That camera

There’s a reason for the aforementioned bulk, and it’s a rather good one. Nokia execs can breathe again: the Lumia 1020’s camera is fantastic. 41 megapixels sounds ridiculously over-specced, but a few shots in, serious snappers will wonder how they ever survived with fewer. Landscapes are sharper, faces clearer, and buildings and cars have razor-sharp edges. Quality-wise, it’s genuinely as good as a powerful compact camera.

Counter-intuitively, shooting in the 5MP setting can sometimes deliver even better results. That’s because the Lumia’s PureView tech (first seen on a forgettable Symbian handset, the 808 PureView) doesn’t just resize the full resolution image. Instead, it combines data from multiple pixels into one ‘superpixel’ to even out grainy digital noise and record colours more accurately, especially in dim conditions. Not to be confused with ‘ultrapixels’ on the HTC One, which are just large traditional pixels that capture more light in the first place.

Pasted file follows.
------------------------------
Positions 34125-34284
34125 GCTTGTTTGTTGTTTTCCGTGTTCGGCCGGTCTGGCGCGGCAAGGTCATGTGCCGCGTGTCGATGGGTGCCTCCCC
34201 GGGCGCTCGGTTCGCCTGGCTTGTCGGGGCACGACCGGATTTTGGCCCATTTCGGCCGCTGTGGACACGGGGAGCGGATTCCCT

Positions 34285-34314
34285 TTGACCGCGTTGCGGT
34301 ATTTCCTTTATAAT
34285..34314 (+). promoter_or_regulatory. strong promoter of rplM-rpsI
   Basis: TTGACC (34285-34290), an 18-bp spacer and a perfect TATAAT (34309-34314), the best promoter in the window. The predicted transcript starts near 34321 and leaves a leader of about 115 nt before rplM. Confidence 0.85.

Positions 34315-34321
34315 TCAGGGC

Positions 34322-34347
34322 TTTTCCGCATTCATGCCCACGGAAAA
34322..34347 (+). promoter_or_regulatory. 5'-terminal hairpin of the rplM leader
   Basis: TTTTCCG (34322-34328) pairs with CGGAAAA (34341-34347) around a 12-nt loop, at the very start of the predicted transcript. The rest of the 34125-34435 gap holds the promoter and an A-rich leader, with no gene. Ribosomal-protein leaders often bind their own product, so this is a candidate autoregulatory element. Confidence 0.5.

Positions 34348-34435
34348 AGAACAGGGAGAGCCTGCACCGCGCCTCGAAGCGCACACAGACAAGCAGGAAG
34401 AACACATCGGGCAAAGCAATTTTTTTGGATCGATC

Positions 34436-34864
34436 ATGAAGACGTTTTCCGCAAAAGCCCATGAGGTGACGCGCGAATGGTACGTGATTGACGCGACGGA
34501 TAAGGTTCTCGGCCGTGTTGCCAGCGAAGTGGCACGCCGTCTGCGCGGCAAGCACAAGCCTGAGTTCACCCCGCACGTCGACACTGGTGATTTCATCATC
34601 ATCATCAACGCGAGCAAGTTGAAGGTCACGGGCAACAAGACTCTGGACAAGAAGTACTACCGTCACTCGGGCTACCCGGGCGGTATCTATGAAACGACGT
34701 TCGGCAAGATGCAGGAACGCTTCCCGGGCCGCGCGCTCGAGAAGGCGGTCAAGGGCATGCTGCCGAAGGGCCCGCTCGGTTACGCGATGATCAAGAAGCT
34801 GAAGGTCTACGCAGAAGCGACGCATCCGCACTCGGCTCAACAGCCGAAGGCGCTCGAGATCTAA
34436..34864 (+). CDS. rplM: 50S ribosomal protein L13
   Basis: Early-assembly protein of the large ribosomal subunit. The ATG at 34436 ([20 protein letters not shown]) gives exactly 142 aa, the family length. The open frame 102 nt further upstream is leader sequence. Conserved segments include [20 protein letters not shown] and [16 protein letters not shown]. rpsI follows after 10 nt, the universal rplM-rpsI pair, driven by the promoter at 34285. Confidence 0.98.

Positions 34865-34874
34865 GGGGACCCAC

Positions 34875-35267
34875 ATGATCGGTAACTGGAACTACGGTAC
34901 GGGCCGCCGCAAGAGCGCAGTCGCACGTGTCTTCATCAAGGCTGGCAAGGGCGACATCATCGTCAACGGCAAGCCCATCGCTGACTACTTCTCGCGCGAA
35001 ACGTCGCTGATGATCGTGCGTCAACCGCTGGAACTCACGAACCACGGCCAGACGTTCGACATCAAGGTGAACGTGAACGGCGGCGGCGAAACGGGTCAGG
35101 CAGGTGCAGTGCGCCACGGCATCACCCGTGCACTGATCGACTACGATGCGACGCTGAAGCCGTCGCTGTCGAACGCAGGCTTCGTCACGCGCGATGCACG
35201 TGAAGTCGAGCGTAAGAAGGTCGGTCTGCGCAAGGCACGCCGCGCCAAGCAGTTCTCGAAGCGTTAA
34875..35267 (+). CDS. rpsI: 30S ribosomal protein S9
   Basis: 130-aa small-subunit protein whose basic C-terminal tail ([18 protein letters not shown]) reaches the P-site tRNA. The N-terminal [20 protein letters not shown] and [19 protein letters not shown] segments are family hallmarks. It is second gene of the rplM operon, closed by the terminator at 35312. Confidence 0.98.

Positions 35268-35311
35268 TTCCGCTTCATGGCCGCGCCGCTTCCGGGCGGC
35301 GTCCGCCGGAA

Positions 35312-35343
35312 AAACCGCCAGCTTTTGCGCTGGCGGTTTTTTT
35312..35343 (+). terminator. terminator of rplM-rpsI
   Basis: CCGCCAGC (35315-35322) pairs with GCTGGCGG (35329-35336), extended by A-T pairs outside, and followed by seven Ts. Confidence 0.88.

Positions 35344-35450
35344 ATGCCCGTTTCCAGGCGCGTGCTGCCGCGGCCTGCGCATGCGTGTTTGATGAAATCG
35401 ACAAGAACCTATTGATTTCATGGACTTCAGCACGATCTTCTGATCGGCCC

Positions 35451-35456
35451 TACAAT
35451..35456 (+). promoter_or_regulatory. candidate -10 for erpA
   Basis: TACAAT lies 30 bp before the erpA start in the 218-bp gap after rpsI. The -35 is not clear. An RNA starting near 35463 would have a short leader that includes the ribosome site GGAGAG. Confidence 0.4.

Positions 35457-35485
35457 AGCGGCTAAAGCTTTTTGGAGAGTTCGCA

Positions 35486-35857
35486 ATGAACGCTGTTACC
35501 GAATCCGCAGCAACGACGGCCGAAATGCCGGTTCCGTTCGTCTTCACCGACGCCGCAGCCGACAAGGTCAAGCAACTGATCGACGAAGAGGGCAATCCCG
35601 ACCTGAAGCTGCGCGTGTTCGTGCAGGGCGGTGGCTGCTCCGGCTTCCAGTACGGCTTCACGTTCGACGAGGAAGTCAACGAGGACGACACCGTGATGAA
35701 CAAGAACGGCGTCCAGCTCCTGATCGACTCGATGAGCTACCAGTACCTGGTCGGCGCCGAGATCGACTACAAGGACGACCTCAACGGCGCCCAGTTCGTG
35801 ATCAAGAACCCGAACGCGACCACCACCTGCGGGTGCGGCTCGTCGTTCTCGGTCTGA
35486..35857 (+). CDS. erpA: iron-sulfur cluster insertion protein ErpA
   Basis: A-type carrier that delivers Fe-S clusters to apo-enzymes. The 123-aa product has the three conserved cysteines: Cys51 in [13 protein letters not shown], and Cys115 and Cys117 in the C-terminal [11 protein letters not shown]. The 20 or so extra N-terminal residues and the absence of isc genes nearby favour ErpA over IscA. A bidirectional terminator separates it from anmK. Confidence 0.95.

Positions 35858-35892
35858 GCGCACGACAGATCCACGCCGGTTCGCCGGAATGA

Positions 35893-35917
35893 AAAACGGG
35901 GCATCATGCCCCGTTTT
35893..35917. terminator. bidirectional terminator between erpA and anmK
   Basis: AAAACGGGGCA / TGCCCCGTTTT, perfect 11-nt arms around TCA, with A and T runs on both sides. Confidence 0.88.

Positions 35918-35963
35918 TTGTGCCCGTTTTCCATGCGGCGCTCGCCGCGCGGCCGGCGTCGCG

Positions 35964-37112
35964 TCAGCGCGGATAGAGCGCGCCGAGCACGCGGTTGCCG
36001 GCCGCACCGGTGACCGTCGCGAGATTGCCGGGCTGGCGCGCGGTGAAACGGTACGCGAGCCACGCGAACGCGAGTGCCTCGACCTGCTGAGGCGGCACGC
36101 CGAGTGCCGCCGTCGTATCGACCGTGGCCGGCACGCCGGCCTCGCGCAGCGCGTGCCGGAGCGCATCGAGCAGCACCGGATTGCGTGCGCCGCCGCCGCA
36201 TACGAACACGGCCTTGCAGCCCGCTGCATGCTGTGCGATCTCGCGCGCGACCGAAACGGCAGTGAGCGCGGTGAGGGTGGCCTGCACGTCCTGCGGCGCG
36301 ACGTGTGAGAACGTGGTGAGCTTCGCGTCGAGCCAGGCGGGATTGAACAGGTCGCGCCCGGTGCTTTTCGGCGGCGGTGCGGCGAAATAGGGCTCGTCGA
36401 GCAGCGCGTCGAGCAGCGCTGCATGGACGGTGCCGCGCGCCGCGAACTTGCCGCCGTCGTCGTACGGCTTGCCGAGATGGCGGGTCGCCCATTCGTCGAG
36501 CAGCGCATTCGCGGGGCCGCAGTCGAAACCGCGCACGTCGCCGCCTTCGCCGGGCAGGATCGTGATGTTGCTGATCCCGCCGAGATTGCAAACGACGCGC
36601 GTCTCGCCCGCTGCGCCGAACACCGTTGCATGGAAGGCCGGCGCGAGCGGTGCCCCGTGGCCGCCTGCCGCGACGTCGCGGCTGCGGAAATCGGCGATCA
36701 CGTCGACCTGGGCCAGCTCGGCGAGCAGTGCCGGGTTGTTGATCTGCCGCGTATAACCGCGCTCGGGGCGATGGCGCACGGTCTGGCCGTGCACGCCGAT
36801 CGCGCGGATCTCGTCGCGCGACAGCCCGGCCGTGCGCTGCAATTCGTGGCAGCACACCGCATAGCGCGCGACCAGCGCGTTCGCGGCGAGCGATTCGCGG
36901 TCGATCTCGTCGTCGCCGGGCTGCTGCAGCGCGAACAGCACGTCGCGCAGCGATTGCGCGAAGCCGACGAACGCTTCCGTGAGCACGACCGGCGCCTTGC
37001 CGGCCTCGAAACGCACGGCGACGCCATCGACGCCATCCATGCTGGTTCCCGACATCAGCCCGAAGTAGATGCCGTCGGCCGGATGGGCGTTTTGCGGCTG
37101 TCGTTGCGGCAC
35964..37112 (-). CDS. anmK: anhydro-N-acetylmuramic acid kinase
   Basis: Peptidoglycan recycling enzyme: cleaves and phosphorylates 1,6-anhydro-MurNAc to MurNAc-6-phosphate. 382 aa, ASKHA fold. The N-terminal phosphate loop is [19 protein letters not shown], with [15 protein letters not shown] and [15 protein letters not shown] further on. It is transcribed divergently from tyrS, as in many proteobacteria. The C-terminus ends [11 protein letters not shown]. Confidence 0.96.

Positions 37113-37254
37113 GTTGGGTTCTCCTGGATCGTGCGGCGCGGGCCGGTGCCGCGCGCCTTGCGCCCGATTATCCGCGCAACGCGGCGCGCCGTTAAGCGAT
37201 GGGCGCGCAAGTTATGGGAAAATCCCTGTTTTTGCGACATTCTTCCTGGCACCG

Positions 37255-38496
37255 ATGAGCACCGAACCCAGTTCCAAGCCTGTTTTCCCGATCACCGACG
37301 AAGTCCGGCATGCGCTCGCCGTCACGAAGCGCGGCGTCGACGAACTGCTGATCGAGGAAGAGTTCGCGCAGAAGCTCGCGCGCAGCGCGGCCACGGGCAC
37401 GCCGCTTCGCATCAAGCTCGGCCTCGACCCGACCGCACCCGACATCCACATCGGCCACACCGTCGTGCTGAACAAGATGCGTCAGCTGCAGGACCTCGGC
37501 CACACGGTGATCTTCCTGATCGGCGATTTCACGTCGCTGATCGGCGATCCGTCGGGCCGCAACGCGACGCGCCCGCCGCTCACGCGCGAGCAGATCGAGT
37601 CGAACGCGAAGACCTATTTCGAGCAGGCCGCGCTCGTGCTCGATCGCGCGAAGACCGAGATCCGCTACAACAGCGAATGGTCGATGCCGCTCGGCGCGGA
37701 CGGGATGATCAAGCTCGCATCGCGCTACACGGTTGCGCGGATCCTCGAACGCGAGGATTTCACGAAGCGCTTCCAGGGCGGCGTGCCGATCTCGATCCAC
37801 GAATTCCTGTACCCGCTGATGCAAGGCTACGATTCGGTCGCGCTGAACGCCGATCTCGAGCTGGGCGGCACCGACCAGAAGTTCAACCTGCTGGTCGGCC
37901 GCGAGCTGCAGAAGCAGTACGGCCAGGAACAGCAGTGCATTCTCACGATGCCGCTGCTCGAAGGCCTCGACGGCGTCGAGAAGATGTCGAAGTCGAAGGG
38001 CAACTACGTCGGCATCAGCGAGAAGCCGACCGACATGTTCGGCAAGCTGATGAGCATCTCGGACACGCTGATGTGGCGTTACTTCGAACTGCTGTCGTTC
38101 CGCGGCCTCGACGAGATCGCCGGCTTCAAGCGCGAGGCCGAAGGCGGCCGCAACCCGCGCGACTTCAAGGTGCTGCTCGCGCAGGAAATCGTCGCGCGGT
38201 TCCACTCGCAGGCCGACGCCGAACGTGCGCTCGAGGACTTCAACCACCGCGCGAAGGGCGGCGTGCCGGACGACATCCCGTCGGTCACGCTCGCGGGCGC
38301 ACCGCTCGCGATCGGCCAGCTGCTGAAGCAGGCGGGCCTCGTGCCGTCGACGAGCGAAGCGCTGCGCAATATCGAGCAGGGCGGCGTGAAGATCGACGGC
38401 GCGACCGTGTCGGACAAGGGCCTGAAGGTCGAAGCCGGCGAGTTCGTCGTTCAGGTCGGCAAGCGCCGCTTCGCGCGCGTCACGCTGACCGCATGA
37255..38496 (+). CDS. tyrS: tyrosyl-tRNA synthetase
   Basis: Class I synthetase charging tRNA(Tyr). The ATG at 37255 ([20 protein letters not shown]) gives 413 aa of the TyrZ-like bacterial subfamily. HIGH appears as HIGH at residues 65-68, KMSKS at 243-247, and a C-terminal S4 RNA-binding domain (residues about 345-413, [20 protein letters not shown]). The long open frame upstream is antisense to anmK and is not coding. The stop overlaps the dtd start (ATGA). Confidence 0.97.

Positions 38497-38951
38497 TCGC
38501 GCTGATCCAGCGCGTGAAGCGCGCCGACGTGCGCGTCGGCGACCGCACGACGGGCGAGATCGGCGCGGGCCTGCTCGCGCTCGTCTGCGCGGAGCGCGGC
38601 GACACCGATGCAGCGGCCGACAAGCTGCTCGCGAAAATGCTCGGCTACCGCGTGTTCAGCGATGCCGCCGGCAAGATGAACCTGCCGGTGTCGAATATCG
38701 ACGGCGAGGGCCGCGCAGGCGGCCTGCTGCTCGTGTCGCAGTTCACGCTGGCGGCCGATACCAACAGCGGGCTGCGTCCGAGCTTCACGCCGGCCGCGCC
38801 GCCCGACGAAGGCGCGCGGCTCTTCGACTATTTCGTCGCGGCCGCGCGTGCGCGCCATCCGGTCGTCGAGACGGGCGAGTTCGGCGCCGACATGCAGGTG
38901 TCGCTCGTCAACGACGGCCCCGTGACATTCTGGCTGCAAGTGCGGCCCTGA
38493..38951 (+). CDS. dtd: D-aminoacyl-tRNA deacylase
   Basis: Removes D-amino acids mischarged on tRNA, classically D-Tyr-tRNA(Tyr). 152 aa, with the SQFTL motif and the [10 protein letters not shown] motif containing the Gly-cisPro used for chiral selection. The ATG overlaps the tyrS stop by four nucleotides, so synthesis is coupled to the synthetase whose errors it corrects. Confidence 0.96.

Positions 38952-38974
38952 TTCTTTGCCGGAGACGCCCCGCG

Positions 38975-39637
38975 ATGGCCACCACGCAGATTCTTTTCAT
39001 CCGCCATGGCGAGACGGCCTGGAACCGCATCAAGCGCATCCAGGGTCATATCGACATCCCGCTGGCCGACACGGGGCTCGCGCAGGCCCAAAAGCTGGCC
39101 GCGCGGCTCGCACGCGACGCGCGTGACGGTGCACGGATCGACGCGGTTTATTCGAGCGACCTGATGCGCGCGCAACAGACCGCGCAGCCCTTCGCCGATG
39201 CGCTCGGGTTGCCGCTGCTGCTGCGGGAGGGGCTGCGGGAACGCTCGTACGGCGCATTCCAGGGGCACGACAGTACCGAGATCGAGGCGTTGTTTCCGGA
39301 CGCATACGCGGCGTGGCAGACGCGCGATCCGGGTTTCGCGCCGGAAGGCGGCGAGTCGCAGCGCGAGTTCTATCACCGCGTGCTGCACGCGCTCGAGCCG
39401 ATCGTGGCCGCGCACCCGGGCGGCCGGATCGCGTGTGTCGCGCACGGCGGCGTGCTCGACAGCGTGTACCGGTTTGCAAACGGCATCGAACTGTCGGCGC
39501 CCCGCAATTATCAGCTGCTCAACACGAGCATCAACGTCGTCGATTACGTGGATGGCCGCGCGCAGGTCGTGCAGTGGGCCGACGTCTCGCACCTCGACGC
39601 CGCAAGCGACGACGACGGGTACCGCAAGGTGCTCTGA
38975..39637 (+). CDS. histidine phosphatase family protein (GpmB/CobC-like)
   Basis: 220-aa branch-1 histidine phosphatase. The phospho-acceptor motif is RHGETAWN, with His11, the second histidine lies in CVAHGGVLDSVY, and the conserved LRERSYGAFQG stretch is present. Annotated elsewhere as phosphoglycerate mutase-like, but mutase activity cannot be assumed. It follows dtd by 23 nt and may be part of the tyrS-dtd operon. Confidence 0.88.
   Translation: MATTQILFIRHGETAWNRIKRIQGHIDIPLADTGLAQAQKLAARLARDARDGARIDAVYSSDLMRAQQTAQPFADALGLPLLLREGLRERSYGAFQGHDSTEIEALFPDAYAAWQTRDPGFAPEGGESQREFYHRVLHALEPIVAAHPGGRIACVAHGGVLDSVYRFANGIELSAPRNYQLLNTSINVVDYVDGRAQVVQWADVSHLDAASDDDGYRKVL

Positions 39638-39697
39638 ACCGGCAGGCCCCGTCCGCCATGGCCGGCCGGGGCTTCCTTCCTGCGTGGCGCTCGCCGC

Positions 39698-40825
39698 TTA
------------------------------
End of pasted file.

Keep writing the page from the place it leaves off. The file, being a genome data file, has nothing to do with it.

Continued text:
The default camera app is Nokia ProCam, which offers shutter speed, white balance, sensitivity and focus adjustment on pop-up dials, and a bona fide full auto mode. In normal shooting, the app stores photos as a 5MP snap plus a full resolution JPEG version – either 34MP or 38MP, depending on whether you’ve chosen widescreen or 4:3 image ratio.

Nokia Lumia 1020 review

For a whole bunch of full resolution snaps taken during testing, head to our Flickr set.

You can opt to keep just the 5MP, which saves 10MB of storage each time you press the shutter, but it doesn’t do much to improve the shot-to-shot time – a sluggish five seconds. And there are other imperfections: annoyingly, if you want the blisteringly fast 5MP burst mode, you have to slowly switch into another app called SmartCam. Actual shutter lag is minimal, but the software-related delay is an issue for such a camera-focused phone.